Advent 3 December 15, 2019 – Sermon

Advent 3 December 15, 2019 Ps 113, Isaiah 35, Matthew 1:18-25, Luke 1:39-56

Long after the United Kingdom of Israel under David and Solomon a thousand years earlier – long after Israel the Northern Kingdom and Judah the Southern Kingdom were divided by civil war and foreign conquests – long after the fall of Jerusalem and the burning of the temple and exile in Babylon – then six long centuries of colonization by Babylon, Persia, Greece, and Rome – long after many, many years of waiting for a Messiah-King like David of old to restore Israel to its former glory…

In a humble hill country home… God’s revolution begins to be revealed…
Having said yes to the angel Gabriel’s promise of a son to be born to her by the Holy Spirit, Mary has journeyed in haste to the home of Zechariah where his wife Elizabeth, her relative, greets her. We’re not told the details of their kinship. Maybe it’s aunt Beth and niece Mary; perhaps it’s second cousins twice removed Liz and Mary. But here’s where we begin to see the outline of God’s heavenly revolution… From below…

No bombs bursting in air, no parades of conquering armies. All is quiet, as Zechariah, man of the house, is having a sabbatical of silence. Yet the house is pulsing with heavenly energies, as Mary enters and greets Elizabeth – and it’s as if live wires have been crossed – as Elizabeth’s baby leaps for joy in her womb as he hears Mary’s voice. And Elizabeth, filled with the Holy Spirit, cries, “Blessed are you among women. Blessed is the fruit of your womb… Blessed is she who believed there would be fulfillment of what was spoken by the Lord!”
A not-very subtle reference to her husband Zechariah – who, when the angel Gabriel appeared to him in the Jerusalem temple (two weeks ago our time) – forgot to trust God’s promises – flubbed his lines – and was struck speechless by the angel. But Elizabeth believed enough for both of them – and the one who was thought to be barren is now in her sixth month of pregnancy.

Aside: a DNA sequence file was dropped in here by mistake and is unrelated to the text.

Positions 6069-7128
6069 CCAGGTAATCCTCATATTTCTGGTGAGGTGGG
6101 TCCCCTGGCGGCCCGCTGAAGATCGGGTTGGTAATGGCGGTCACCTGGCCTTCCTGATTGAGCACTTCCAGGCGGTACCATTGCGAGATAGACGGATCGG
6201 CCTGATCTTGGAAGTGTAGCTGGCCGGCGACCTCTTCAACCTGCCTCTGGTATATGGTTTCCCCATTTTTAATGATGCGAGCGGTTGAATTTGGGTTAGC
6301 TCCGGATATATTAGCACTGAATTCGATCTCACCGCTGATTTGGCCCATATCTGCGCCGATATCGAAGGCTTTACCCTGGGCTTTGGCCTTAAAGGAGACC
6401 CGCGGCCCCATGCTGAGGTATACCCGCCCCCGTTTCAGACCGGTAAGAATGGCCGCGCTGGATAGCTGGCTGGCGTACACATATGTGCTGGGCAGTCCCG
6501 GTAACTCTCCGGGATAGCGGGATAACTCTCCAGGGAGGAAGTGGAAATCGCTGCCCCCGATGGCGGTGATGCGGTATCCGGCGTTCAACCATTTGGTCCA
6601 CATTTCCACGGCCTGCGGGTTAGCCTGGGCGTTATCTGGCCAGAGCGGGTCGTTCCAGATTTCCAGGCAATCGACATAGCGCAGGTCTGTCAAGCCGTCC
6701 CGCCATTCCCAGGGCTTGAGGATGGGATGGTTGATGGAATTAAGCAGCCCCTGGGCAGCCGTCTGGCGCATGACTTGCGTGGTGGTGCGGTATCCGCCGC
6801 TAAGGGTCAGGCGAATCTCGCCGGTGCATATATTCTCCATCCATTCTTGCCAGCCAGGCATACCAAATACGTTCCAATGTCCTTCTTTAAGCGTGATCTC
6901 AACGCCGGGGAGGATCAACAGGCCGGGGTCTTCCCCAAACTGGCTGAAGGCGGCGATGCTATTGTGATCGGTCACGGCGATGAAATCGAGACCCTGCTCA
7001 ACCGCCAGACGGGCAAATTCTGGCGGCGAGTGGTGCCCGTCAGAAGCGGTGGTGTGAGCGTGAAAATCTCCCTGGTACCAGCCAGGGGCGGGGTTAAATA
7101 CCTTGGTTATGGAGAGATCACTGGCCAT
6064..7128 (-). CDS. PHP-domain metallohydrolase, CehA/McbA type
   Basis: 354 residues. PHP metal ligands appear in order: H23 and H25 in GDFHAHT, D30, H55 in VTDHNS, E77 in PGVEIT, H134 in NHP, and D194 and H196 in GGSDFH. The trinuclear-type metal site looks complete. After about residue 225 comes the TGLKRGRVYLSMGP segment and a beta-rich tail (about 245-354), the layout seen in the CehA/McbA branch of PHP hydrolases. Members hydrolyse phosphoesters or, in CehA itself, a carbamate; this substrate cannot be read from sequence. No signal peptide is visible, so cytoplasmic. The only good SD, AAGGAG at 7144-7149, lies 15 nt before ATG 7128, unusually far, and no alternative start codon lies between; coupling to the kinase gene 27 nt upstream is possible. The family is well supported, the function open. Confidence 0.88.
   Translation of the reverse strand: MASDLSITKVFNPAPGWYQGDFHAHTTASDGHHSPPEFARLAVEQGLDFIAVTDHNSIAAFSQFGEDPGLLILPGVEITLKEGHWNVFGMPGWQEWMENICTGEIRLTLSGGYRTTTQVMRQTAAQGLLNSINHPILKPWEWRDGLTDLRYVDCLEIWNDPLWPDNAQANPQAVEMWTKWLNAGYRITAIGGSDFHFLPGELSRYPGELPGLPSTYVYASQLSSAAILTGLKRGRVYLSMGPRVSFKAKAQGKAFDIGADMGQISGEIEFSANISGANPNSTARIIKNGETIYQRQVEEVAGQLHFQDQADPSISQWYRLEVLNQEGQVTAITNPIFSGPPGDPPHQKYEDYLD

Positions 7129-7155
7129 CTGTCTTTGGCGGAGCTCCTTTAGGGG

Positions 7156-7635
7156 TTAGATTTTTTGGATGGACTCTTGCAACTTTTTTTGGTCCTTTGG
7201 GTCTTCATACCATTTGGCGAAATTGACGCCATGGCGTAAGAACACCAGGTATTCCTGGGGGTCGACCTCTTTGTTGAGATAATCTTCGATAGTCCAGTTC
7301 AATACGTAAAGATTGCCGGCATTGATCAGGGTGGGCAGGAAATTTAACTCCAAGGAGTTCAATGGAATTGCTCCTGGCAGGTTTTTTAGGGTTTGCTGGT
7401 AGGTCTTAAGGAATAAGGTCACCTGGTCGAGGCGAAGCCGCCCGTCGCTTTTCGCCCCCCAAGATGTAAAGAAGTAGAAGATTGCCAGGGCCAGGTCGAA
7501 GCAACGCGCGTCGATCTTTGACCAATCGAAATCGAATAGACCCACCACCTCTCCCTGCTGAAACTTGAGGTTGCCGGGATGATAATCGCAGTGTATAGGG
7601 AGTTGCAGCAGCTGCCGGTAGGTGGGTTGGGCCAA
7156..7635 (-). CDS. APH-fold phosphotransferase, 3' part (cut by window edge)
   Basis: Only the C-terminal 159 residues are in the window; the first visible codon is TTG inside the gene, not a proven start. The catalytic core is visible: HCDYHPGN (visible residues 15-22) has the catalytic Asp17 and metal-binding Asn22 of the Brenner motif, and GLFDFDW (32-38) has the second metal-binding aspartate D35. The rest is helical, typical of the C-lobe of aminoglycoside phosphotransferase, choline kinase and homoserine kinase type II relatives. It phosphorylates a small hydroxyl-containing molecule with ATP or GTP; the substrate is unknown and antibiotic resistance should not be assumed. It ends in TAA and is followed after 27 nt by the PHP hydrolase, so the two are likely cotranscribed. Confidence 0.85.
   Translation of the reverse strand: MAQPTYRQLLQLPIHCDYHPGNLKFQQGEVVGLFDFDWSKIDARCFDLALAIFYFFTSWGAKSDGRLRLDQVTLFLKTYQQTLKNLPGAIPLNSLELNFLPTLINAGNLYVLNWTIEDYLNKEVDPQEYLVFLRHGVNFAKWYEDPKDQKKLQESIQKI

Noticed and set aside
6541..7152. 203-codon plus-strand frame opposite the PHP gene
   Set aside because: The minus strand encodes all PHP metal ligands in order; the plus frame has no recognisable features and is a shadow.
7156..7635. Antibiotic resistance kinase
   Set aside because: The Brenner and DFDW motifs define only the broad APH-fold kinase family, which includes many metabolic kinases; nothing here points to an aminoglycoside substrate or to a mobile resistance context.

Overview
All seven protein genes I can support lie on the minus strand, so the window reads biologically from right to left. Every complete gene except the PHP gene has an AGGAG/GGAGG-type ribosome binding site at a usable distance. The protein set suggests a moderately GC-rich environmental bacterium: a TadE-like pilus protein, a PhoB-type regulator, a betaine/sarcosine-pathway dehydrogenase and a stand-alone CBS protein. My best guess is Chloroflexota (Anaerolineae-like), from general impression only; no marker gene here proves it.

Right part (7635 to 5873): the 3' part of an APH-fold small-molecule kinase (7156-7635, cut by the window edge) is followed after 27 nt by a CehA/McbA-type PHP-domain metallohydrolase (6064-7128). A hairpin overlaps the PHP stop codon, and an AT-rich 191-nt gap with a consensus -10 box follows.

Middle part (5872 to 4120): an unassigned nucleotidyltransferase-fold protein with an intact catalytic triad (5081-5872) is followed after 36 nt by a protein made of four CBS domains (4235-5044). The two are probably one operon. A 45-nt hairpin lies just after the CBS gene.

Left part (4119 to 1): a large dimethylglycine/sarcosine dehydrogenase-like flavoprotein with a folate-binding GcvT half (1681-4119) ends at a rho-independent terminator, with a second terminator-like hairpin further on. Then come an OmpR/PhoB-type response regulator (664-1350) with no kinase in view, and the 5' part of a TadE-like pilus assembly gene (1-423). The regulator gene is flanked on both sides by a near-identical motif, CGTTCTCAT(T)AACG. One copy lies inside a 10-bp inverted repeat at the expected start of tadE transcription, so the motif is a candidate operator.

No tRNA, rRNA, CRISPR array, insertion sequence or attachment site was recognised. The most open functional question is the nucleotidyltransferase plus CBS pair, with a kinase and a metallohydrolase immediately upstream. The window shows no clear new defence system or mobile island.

Then the same angel Gabriel appeared to young Mary – engaged, not yet married – in the far North Country province of Galilee. And Mary said “Let it be with me, according to your word.” And Mary, pregnant now by the Holy Spirit, arrives for a visit with Elizabeth.

St Luke offers no explanation of how young Mary made the seventy-miles-long and at least three day journey from Nazareth to the hill country near Jerusalem. But somehow Mary and Elizabeth are together now.
Zechariah’s somewhere in the house, but unable to speak. We don’t see or hear any words from Mary’s fiancee Joseph, or know where he is. We don’t know if Mary’s visit comes before or after Joseph’s dream in which the angel persuades him to change his mind about breaking up with Mary. Perhaps he’s traveled with Mary, then gone back to work. But our focus isn’t on who’s not here – but on who is here – as baby John the Baptist leaps for joy in his mother’s womb, and the Holy Spirit sings through Mary. And I imagine baby Jesus in her womb singing with her…
This revolution won’t be televised or live-streamed… But God’s revolution has begun – as Mary sings of what God has done, already – even before the Savior is born. Pregnant with the Son of God – the son of Mary (her son too) – Mary sings of what God has already done – singing –